March 4, 2011— -- The honeymoon is apparently over.
Actor Matt Damon, one of the liberal elite's first celebrity Obama backers, told CNN's Piers Morgan Thursday that he has been disappointed in President Obama's performance.
Asked if he was happy with the man he once so vocally supported, the actor responded, "No. I really think he misinterpreted his mandate. A friend of mine said it the other day and I thought it was a great line: 'I no longer hope for audacity,'" a take on Obama's "Audacity of Hope" book title.
On Afghanistan, Damon said he doesn't believe the "mission there has been very well articulated. And I think it would help to kind of reframe the way we're thinking about being there and why we're there."
But Damon is not the first -- nor, surely, will he be the last -- of Obama's high-profile Hollywood supporters to express disappointment in the president's accomplishments.
Barbra Streisand appeared on "Larry King Live" -- hosted by Morgan's predecessor -- in December where she complained about both Obama specifically and Democrats in general.
She conceded that Obama "has an open mind; he has an open heart. And he's cool and he's very smart." But Streisand said she was disappointed in him for not having "used his executive privilege ... to get rid of 'don't ask, don't tell,'" the policy barring openly gay Americans from military service.
Streisand said she went to Europe during last year's midterm elections because she didn't want to be around for a "bloodbath."
The substantial losses her party suffered were a result of "a mistake on the Democrats' part that they have not gotten their message across in communicating all that they have done that is good," she said
Her take on the tax-cut compromise? "I mean, I'm one of those people who are going to benefit," she replied. "But it's not fair to working people in America. It's just not fair."
Of course, Hollywood is hardly a monolith. And many of the president's supporters continue to stand by their man, among them George Clooney and Oprah Winfrey.
Appearing on "Morning Joe" with Joe Scarborough last month, Winfrey -- a longtime ardent supporter -- urged Obama's critics to show some level of respect" for the president, even when they disagree with him.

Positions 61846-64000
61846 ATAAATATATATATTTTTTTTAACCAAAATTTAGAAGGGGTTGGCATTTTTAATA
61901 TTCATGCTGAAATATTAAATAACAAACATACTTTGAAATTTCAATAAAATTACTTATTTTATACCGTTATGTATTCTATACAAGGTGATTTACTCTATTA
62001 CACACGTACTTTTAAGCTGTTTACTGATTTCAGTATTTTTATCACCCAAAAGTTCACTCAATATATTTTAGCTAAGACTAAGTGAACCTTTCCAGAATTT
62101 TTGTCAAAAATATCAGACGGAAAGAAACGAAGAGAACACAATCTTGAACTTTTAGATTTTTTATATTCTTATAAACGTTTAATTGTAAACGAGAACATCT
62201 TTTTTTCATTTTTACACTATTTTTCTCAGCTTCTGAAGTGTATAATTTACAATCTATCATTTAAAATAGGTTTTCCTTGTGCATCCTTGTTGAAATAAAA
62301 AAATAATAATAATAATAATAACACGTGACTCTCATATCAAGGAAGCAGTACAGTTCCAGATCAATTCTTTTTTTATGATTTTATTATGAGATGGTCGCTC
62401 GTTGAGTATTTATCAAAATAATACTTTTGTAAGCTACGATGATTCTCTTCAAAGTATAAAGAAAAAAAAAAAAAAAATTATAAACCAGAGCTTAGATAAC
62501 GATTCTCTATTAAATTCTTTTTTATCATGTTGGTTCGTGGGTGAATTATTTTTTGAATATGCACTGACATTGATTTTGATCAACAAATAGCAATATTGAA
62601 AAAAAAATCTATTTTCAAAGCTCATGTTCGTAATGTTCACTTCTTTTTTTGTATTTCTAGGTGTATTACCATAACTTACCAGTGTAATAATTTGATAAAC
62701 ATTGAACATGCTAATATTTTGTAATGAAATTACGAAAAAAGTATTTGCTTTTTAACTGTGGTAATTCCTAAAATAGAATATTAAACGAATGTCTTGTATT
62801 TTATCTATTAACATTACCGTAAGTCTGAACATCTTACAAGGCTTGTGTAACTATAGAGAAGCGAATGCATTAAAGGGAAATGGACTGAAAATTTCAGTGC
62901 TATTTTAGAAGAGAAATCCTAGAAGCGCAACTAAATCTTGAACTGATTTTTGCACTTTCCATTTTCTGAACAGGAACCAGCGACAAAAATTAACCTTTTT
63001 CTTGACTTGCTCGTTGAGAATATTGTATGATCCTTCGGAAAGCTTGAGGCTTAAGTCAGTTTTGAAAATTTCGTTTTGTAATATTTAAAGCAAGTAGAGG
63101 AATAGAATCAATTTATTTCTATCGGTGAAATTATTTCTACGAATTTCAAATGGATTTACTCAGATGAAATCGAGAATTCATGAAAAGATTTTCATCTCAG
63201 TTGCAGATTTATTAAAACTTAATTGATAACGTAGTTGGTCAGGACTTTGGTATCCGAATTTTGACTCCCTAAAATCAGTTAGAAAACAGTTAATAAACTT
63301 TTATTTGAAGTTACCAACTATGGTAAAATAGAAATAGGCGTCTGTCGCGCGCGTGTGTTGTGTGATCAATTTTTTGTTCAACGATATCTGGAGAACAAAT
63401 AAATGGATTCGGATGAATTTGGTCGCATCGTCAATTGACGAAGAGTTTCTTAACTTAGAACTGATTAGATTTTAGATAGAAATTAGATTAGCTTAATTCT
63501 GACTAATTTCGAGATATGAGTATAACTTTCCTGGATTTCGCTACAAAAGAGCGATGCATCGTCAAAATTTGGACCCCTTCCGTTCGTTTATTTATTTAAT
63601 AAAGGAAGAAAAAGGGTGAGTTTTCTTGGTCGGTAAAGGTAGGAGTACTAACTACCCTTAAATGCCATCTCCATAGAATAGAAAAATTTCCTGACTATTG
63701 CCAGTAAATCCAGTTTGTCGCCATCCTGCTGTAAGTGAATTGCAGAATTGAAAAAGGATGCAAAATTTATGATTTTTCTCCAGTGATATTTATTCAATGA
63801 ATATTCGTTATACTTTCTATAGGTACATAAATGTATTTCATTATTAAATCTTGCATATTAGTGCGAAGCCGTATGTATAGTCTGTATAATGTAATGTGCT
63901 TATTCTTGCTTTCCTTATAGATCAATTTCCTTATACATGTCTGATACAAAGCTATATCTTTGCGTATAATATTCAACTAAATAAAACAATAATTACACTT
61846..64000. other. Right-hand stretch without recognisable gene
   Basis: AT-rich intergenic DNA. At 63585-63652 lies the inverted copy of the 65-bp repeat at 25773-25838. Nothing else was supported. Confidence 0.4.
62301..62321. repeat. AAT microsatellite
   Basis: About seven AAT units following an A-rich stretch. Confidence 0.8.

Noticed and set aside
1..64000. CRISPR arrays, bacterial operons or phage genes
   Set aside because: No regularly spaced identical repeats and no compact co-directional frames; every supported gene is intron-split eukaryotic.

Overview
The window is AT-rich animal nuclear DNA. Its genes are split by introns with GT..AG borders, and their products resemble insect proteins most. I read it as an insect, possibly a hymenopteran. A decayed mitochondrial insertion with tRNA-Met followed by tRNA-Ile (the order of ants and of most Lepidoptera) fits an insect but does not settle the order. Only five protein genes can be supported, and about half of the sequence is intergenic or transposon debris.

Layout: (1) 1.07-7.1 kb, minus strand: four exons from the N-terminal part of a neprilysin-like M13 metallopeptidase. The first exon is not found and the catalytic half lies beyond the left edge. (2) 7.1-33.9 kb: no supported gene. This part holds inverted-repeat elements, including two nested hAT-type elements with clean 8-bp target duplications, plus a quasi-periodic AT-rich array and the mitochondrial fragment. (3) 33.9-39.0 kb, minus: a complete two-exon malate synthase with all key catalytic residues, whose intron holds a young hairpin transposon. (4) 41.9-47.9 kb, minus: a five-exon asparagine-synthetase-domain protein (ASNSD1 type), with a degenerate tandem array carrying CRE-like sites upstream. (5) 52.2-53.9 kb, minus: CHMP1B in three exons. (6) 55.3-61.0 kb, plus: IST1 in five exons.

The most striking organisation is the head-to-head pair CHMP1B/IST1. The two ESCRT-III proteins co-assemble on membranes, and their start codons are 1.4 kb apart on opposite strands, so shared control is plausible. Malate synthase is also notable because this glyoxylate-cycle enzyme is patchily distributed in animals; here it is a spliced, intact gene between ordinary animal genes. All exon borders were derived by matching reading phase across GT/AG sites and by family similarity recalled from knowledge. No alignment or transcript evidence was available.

"I believe that what he really wants is for this country to be greater, stronger more innovative. Those principles are what really enforces his beliefs," the queen of daytime TV said, quipping that, "Everybody complaining ought to try [being president] for a week."
Damon, for his part, expressed a different sentiment Thursday. On the president's State of the Union address last month, Damon said, "He's doubled down on a lot of things. ... He didn't even say the word 'poverty.' You've got millions of people languishing in it."
Robert Redford complained last summer that Obama was not taking enough action to clean up the BP gulf oil spill.
"The voters sent Obama to Washington to be a bold and visionary leader," the actor told Keith Olbermann, the former host of MSNBC's "Countdown."
"We don't need a disaster-manager, we need a leader."
Director Spike Lee also blasted the president for his oil-spill response, or lack thereof.
"I don't know why Obama ever trusted these BP guys. They would lie to their mothers," Lee said to GQ in August. "[Former BP president Tony] Hayward does not give a [expletive]. The thing we don't talk about is that 11 Americans lost their lives and it took seven weeks to invite their families to the White House. I'm not trying to bash my man, but that's a long time."
In an echo of many criticisms leveled at the Bush administration for its response to the devastating Katrina floods in New Orleans, Lee called Obama out for "environmental racism."
"If this oil spill would have reached the Hamptons, Martha's Vineyard [where Lee summers], Cape Cod, that [expletive] would have been fixed," he said.
In an interview with the British paper Guardian January 2010, "Glee" star Jane Lynch called Obama a "huge disappointment" for not taking bolder action on gay rights.
"Shouldn't there be safeguards against the majority voting on the rights of a minority?" she asked. "If people voted on civil rights in the '60s, it would have never happened. It took somebody like [President] Lyndon Johnson going, 'F*** all of you. I'm going to do this.' Obama won't do it."
But it's not just Hollywood that has lost a lot of its love. Obama's approval ratings fell by 11 percent across the board in 2010, according to the most recent Gallup poll.
Still, with all the flack the president has gotten from the left wing of his party, one would think his moderate bona fides should have earned him some GOP respect by now.
One would be wrong. Newt Gingrich, the former congressmen who spearheaded Capitol Hill's 1994 so-called Republican revolution, has announced he may explore a 2012 bid for the presidency.
"The rule of law," Gingrich complained, "is being replaced by the rule of Obama."